Who buys Treasury securities at auction?
The U.S. Treasury Department now releases fuller information about its auctions than in the past, including new information on investor class and bidder category. The investor class data shed light on the distribution of demand for government securities, and the bidder category data, released first, offer an early read on demand. Purchases by indirect bidders, in particular, are a fairly good proxy for foreign purchases of Treasury notes, but not Treasury bills.
AUTHORS: Fleming, Michael J.
Designing effective auctions for treasury securities
Most discussions of treasury auction design focus on the choice between two methods for issuing securities--uniform-price or discriminatory auctions. Although auction theory and much recent research appear to favor the uniform-price method, most countries conduct their treasury auctions using the discriminatory format. What are the main issues underlying the debate over effective auction design?
AUTHORS: Bartolini, Leonardo; Cottarelli, Carlo
The Treasury auction process: objectives, structure, and recent acquisitions
Treasury auctions are designed to minimize the cost of financing the national debt by promoting broad, competitive bidding and liquid secondary market trading. A review of the auction process-from the announcement of a new issue to the delivery of securities-reveals how these objectives have been met. Also highlighted are changes in the auction process that stem from recent advances in information-processing technologies and risk management techniques.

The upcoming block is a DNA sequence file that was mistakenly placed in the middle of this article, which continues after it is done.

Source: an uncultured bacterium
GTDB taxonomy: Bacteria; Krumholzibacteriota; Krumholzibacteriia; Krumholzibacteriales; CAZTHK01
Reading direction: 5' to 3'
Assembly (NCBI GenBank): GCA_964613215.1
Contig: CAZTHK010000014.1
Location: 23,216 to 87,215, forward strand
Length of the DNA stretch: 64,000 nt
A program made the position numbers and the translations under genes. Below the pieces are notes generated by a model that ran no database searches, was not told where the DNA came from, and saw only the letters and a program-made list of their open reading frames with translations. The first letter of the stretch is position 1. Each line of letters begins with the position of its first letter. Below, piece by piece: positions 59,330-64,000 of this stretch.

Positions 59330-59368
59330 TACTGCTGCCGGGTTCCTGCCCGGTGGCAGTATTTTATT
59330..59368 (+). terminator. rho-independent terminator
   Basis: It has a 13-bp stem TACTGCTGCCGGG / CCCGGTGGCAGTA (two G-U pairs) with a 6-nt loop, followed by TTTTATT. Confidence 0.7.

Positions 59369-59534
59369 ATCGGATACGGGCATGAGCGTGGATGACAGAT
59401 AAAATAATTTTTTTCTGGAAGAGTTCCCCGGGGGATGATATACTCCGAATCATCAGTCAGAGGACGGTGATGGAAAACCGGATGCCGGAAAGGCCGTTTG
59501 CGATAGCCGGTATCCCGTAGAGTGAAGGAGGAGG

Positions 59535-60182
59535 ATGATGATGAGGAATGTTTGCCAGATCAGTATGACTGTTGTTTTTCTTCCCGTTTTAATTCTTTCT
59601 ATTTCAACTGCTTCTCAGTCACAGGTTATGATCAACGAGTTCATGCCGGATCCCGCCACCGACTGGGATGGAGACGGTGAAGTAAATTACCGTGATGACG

AUTHORS: Garbade, Kenneth D.; Ingber, Jeffrey F.
The emergence of \\"regular and predictable\\" as a Treasury debt management strategy
During the 1970s, U.S. Treasury officials revised the framework within which they selected the maturities of new notes and bonds. Previously, they chose maturities on an offering-by-offering basis. By 1982, the Treasury had ceased these "tactical" sales and was selling notes and bonds on a "regular and predictable" schedule. This article describes that key change in the Treasury's debt management strategy. The author shows that in 1975, Treasury officials financed an unusually rapid expansion of the federal deficit with a flurry of tactical offerings. Because the timing and maturities of the offerings followed no predictable pattern, the sales sometimes took investors by surprise, disrupting the market. These events led Treasury officials to embrace a more regularized program of regular and predictable issuance - a program they had been using for decades to auction bills. The Treasury's switch to regular and predictable issuance of notes and bonds was widely praised for reducing the element of surprise in Treasury offering announcements, facilitating investor planning, and decreasing Treasury borrowing costs.
AUTHORS: Garbade, Kenneth D.
Central bank dollar swap lines and overseas dollar funding costs